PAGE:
There are over 850,000 people living with dementia in the UK alone, and more people than ever before are being diagnosed with the condition. When it comes to celebrating important birthdays for your loved one with dementia, your loved ones can often be left feeling confused and unsettled. This isn’t necessarily because your loved one does not want to celebrate their, it could be that they cannot remember when their birthday is or what happens when it is someone’s birthday. It can be difficult for you as the family and friends too, especially if it is you that is celebrating a milestone birthday.
We’ve put together some top tips for celebrating a loved ones birthday regardless of the dementia diagnosis.
Organising a Celebration
Dementia affects the physical and emotional functions of individuals, as well as their memory function. Individuals who in the past were always the centre of attention, holding the fort and been the life and soul of the party, may now feel uncomfortable with crippling anxiety around lots of people, this can be upsetting. Although, it is quite common for individuals who suffer from dementia to feel overwhelmed and anxious by lots of noise, this is due to the condition affecting the hearing and the ability to distinguish between voices in a conversation.
You may feel like inviting friends and family for a low key get together will be an ideal celebration, however, even this could be simply too much for your loved one. It is also difficult for individuals with dementia to focus and concentrate when they are faced with overstimulating environments, this is because of the visuoperceptual difficulties that are associated with dementia. We would recommend, if it is possible to invite a smaller number of friends and family for reduced periods of times, at the same time ensuring that you have a quiet space for your loved one to go to if anxiety kicks in.
Food At The Celebration
When you are arranging a small gathering or a celebration, you will, of course, want to put some food on. Our recommendations for food include finger food such as sandwiches, sausage rolls, breadsticks and chopped up pieces of fruit. The bite-sized food will encourage your loved one to eat and help them to distinguish the different foods, and brightly coloured food which is easily accessible will benefit them if they struggle to use cutlery.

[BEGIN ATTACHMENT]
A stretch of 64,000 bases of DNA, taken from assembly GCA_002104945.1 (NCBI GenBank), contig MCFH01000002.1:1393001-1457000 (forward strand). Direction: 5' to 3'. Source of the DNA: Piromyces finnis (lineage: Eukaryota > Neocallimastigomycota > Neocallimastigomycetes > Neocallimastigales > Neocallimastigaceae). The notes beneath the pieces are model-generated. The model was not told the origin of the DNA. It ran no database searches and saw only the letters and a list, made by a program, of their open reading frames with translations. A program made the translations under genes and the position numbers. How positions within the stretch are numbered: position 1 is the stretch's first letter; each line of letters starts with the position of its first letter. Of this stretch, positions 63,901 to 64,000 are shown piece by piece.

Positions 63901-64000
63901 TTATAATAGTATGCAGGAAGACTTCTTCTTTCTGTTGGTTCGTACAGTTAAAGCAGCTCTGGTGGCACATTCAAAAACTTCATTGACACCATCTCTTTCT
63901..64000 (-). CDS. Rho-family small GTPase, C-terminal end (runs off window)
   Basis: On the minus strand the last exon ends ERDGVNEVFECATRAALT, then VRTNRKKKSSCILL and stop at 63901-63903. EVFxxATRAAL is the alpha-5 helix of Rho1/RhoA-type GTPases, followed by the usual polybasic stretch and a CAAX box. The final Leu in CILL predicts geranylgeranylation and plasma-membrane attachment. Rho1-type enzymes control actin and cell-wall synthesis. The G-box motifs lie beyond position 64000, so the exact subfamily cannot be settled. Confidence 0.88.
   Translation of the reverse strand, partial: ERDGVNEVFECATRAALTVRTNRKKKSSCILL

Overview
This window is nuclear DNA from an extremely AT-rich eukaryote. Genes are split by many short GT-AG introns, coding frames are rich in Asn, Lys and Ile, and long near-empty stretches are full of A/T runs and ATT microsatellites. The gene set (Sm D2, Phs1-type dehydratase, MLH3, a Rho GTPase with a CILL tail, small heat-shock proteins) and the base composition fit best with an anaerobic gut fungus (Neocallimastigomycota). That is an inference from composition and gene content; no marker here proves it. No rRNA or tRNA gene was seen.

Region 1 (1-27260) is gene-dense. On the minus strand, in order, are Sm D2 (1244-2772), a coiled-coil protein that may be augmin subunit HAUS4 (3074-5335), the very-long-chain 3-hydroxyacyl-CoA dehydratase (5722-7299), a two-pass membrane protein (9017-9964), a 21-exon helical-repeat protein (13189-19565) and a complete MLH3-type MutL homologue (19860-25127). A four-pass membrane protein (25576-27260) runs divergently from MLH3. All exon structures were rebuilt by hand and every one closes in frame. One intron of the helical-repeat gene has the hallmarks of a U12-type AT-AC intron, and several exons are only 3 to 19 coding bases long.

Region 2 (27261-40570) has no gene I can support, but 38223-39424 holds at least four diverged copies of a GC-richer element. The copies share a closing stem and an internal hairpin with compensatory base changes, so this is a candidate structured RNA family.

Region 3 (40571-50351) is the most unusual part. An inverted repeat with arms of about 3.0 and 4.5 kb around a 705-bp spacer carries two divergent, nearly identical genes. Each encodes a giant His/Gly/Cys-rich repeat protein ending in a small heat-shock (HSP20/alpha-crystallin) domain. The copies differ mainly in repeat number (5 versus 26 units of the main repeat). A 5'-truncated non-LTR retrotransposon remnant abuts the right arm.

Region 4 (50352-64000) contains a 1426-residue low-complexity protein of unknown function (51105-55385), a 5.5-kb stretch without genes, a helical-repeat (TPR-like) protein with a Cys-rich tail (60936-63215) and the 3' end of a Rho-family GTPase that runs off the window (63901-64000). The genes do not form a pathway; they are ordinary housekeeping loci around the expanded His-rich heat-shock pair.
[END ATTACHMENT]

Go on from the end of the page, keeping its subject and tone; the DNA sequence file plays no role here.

While each and every birthday that you’re loved on celebrates is special, milestone birthdays show your loved one just how much they mean to you, especially if they reach the ripe old age of 100! You may be tempted to spoil your loved one with a celebration at a special restaurant along with gifting them with presents, however, for those who are living with early onset dementia visiting somewhere new with a variety of different people may be too much. If you do want to take your loved one out, we would recommend taking them to visit their favourite restaurant or place, where they are familiar with the layout and the area.
Although the more advanced dementia is, the more difficult it will be to leave the home and more recent memories may be forgotten. Individuals with advanced dementia are more likely to be living in the past, and you may find that they think they are 30 years old not 90. It can be upsetting for individuals with advanced dementia to be told they are older than they think, or that their partner is no longer here. That is why we also recommend to try and live in their reality, don’t remind them of their age and don’t use milestone age momentos, try and be generic.
Choosing The Right Gift
You may struggle to find the perfect gift for your loved one. A life story book, could be an ideal gift, it is a way to reminisce on the good times by including family photos from days gone by, holiday cards they received in the past and you could even include the lyrics to their favourite songs. Perfumes and colognes are also perfect gifts. The scent of their favourite fragrance may enable them to unlock past memories which they are fond of.